10.  Work with people from different backgrounds: The hospitality industry employs a diverse set of employees and if you enjoy meeting new people and like-minded individuals who share the same passion and it gives you a great opportunity to make life-long friends.

The career opportunities are endless and include Chefs, Housekeepers, Bar Staff, Restaurant Staff, Receptionists and Managers.

View the videos of Ayrshire College Hospitality students to see where a career in hospitality could take you:

Emma-Rose Milligan – Commis Chef , The Cook School

Evan Samson – Hospitality Manager, Dumfries House

So what are you waiting for?  Apply now for hospitality courses at Ayrshire College.



Are you a graduate looking for a paid internship?

Ayrshire College has two fantastic opportunities for graphic design and marketing graduates who are looking to start their career and gain relevant experience. In this blog Ayrshire College’s Marketing and PR Manager, Shelagh McLachlan talks about the benefits of an internship, what we are looking for from applicants and some tips for applying for the job.

It’s not about what you know; it’s about who you know

One of the main benefits to internships is experiencing working as part of a team and developing professional relationships within the organisation and making external contacts. If you work hard and make a good impression you will leave with a great reference which will be invaluable when you are looking for your next job.

Stand out from the crowd

By taking part in an internship you can show that you are keen to gain employment in the industry and that you have the right skills, attitude and relevant experience to take on a job in your chosen profession.

 In the real world

An internship is an opportunity to apply your academic knowledge to the real world. You will develop employability skills by working on real projects for a real organisation and it will also give you the interpersonal skills that you need to work effectively with others — and confidence in your own abilities.

What’s not to like!

Graphic Designer Internship

We are looking for a graduate with great design skills who can provide examples of previous work. You will be able to think outside of the box and come up with ideas on how our brand could be brought alive in our new campus in Kilmarnock. You will be able communicate ideas visually and create designs that are visually stunning and professional.

This will be a perfect opportunity for a bright, ambitious individual who displays creative flair, an eye for detail and holds a strong passion for design.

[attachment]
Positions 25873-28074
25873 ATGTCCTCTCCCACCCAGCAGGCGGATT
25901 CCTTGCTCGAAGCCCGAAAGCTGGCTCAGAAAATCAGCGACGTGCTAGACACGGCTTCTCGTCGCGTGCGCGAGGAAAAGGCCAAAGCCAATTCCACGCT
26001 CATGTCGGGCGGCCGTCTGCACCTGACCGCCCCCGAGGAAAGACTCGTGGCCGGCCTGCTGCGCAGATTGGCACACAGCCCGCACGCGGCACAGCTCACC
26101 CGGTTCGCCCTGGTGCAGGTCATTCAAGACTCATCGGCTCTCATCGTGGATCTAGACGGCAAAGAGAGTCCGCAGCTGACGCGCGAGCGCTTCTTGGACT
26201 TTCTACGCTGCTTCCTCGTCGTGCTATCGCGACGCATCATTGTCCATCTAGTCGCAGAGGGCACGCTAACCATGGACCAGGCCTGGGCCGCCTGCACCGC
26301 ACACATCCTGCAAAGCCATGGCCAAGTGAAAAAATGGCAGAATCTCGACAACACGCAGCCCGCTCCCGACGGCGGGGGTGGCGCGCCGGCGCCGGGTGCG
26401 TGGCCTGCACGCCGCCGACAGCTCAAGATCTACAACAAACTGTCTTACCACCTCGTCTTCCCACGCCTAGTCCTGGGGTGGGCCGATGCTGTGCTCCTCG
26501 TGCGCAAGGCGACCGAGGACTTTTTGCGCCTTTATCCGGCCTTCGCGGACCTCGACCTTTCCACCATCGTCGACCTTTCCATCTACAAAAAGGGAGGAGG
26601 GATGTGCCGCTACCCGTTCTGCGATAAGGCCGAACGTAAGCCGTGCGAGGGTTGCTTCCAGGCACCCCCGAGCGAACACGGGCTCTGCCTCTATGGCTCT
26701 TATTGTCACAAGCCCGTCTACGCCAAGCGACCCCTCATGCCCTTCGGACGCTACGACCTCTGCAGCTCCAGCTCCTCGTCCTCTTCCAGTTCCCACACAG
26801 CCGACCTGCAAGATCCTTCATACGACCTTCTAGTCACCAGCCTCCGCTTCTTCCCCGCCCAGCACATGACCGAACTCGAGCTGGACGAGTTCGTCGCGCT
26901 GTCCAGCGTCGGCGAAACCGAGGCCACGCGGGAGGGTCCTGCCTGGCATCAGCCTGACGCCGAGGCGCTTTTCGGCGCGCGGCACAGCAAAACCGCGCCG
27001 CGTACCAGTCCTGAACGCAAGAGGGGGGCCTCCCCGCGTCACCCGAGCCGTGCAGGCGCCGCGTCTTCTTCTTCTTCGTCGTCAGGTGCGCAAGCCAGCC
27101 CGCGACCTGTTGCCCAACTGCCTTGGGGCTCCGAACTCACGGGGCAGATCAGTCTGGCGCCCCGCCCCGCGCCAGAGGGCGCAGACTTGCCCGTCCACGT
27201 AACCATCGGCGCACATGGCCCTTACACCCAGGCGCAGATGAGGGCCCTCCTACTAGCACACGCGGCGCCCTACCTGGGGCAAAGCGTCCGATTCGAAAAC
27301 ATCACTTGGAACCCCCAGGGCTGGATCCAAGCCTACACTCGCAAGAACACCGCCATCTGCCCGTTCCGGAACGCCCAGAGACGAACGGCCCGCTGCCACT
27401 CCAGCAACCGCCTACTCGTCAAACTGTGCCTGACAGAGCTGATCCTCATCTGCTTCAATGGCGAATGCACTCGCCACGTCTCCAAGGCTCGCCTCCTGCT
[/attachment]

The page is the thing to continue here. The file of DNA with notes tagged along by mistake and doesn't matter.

You must have outstanding graphic design skills and be confident using Adobe Creative Suite, including Illustrator, Photoshop, InDesign and Acrobat.

Along with these creative skills you should be an excellent communicator, with an engaging personality and be well organised.

Event / Marketing Internship

We need someone who is energetic, enthusiastic, confident, quick to learn and not afraid to get stuck in. You should be a team player, detail-oriented, professional yet personable and friendly. A creative thinker with an appreciation for high quality and someone who is passionate about all things events!

You’ll have the organisational skills of a planner and the eye of a designer. You’ll appreciate the importance of taking care of every detail in every task you undertake. You’ll have a cool head under pressure – always coming up with solutions on your feet. You should be able to demonstrate experience of running events either at college/university or personal events you have organised.

Before you apply read this

In the past year, I have been involved in the recruitment of six new people to our marketing team. I have read hundreds of applications and what really struck me the most, is how many people are making the same basic mistakes which are letting them down when we score their application! So here are some hints and tips from a marketing employer’s perspective.

Do save all the details of the job to your computer before you apply – once the closing date goes, you won’t be able to access these online and you will need them to prepare for an interview.

Do read the application pack thoroughly and do what you are asked – don’t send us your CV – we ask everyone to complete an application form and if you don’t do that it shows you can’t follow simple instructions!